Are these seemingly unrelated factors contributing to your bouts with back pain?
There are plenty of issues with the spine that are entirely beyond the control of the person who is suffering when it comes to back pain. Congenital spinal defects, spinal tumors, slipped discs, and plenty more can wreak havoc on the back without any participation from those they afflict. On the other hand, plenty of factors can bring back pain in a person who is utterly unaware that they can play a significant role in their relief. What’s more, some common pain-in-the-back (or neck) triggers could be things a person is doing daily – unaware that they’re contributing to the pain. If you or someone you care about is suffering through occasional back pain episodes and wondering what’s causing them, read on for some lifestyle factors that may, perhaps surprisingly, be to blame and what you can do to prevent them.
In the last decade, study after study has highlighted the negative health impact of spending too much time in a seated position. Most people equate that risk to becoming sedentary and overweight. However, the adverse effects on the spine of too much sitting cannot be denied. The human spine was designed for movement. Between the time we spend asleep and the addition of eight hours of a workday in a seated position for many people, no wonder our spines are screaming in pain. Many of us are spending most hours in a day not moving around. Exercise (yes, this includes the simple act of walking) nourishes the spine and strength for its surrounding muscles. If you’re someone who is often sedentary and battles back pain and stiffness, try walking for at least 30 minutes every day. This should be a minimum fitness goal for everyone, whether they experience back pain or not.
Most Americans know that smoking is horrible for the lungs and respiratory health. Some even know that there is a connection between smoking and heart disease. Fewer, however, understand that chronic cigarette smoking is linked to back pain. Though many clinical studies have suggested a link between smoking and back pain, few explain why that link exists. However, the strong theory exists that damage caused by smoking to the vascular structures of spinal discs and joints is to blame. If you are a smoker who also experiences back pain, talk to your doctor right away about steps to quitting for good.
Sleeping on the Wrong Mattress
Old or overly plush mattresses can be a recipe for back pain as they tend to provide inadequate support for the spine. When shopping for a new mattress, though soft and plush can seem blissfully inviting, you really should be looking for a mattress that is medium-to-firm. Studies have shown that fewer back pain episodes are reported in people who replace mattresses when they’re over five years old, as well as those who select firmer over plush mattresses.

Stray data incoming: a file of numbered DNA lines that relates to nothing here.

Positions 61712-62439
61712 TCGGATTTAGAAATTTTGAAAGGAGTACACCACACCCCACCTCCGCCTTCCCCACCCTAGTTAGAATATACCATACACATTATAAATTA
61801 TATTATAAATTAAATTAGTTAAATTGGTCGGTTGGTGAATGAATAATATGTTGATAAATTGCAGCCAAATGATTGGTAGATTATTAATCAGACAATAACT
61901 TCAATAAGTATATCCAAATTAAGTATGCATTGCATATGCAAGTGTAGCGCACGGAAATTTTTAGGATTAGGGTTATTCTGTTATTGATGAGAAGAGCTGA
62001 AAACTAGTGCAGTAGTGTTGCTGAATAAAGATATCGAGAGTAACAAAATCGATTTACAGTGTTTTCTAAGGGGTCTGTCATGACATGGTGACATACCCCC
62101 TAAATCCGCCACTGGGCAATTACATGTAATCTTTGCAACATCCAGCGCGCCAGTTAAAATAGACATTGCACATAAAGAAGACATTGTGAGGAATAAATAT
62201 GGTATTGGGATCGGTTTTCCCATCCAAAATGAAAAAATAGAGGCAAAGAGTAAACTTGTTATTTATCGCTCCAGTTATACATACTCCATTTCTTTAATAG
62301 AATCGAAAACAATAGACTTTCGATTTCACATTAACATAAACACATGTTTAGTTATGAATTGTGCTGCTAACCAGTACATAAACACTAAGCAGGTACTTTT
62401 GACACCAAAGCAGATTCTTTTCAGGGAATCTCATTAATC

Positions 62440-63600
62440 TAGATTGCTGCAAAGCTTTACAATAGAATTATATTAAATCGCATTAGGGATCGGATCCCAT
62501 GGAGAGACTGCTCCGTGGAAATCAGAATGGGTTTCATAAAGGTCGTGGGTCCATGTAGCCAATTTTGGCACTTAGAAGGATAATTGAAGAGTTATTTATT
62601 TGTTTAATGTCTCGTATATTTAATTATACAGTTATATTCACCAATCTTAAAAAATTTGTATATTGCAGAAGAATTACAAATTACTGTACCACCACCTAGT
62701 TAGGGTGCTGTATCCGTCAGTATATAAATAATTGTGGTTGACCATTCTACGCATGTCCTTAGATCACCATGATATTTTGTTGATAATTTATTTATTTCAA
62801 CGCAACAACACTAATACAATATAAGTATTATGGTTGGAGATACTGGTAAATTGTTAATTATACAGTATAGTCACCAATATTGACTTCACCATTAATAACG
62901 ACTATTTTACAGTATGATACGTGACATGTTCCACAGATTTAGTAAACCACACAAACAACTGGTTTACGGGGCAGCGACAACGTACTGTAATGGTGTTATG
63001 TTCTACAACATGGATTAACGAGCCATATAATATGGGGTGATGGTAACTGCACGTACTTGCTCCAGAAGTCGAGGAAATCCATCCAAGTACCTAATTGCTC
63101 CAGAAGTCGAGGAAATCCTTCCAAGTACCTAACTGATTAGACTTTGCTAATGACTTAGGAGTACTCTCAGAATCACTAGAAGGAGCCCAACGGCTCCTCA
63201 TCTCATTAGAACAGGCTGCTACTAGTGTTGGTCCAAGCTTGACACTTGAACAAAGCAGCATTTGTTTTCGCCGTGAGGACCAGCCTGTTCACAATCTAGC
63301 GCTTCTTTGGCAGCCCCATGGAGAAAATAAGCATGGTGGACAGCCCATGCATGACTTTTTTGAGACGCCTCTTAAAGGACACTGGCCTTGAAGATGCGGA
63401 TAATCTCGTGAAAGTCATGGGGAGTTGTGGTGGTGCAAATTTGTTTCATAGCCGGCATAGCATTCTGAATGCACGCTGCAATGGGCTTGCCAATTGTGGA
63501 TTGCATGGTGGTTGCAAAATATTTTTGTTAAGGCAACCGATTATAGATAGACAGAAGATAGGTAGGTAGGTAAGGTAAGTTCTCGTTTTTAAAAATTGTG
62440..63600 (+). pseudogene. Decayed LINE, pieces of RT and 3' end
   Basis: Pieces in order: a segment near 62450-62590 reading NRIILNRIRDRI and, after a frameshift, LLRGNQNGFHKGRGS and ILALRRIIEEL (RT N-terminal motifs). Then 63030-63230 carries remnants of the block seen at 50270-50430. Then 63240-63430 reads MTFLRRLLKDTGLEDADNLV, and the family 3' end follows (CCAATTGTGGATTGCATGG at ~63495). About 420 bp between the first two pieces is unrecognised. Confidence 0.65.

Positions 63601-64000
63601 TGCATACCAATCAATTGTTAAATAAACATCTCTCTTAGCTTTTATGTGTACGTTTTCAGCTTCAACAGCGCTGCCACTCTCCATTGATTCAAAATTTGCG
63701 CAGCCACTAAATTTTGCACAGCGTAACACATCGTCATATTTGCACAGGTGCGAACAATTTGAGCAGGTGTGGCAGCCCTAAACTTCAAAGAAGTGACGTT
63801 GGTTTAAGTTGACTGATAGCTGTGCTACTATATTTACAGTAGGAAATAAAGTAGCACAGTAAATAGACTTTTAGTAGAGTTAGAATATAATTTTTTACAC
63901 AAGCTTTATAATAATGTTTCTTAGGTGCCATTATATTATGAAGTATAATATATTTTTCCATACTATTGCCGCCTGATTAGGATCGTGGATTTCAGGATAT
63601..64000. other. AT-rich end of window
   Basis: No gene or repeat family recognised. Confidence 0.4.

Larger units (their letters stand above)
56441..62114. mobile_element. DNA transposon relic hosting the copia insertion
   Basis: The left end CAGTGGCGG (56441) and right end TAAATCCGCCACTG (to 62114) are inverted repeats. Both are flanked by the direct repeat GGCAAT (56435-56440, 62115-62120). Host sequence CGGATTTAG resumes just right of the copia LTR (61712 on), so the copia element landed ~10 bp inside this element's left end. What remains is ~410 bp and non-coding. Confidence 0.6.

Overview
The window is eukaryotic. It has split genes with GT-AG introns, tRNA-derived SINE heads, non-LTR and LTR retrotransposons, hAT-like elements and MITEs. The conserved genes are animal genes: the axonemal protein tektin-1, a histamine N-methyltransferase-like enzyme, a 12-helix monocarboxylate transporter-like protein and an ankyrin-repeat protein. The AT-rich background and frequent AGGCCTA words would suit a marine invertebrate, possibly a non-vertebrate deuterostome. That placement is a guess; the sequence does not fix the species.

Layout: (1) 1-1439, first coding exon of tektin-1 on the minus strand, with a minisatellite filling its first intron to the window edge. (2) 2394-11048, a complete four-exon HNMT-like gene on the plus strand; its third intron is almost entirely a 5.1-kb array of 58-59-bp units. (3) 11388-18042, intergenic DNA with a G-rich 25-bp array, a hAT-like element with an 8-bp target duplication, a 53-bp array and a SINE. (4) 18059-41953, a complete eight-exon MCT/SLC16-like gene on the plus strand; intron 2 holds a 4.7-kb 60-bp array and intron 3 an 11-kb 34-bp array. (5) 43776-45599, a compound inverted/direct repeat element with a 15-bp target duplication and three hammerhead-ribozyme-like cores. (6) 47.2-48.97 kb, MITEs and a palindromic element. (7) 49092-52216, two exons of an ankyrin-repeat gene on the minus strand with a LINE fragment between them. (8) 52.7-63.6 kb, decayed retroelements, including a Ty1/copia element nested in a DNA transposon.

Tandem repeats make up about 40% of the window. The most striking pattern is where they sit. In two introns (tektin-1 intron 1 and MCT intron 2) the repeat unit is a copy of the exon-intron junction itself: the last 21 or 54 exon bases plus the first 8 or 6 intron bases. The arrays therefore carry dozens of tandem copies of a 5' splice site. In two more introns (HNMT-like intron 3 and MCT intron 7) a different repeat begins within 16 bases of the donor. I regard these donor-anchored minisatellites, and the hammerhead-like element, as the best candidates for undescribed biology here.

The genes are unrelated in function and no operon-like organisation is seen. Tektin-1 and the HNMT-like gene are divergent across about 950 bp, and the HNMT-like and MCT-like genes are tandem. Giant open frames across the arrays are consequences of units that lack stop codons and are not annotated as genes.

Stress is one of those words that we can subjectively apply to a wide range of situational circumstances. Whether it’s stressing out when you’re stuck in traffic, or feeling the emotional effects of a significant medical issue, for example – stress is relative. What that means is that it does not matter what stresses you out. When it does, a cascade of health effects can follow. Feelings are powerful and can lead to significant muscle tension, especially in the back and neck muscles. Depression and anxiety can further aggravate that tension. If you are feeling considerable stress and also battling back pain, the two might be related. Talk to your doctor or mental health professional about healthy ways to cope with life’s stressors so that they don’t cause damage to other aspects of your overall health.
Contrary to popular belief, high heels aren’t the only footwear culprit that can wreak havoc on your back. If you wear shoes that are old, flat, or lack adequate arch support, all can be significant contributors to back pain. The shoes you put on your feet provide support to your spine while you’re upright. Give it the support and stability it needs by investing in and wearing properly fitted and supportive shoes.
Again, it bears mentioning that not all back pain contributors are apparent, and sometimes, there’s more than one factor to blame. Especially for people who have experienced chronic back pain (back pain that has lasted for three months or longer), a visit to a spine specialist can help get to the bottom of what is causing the pain and put you on the road to recovery.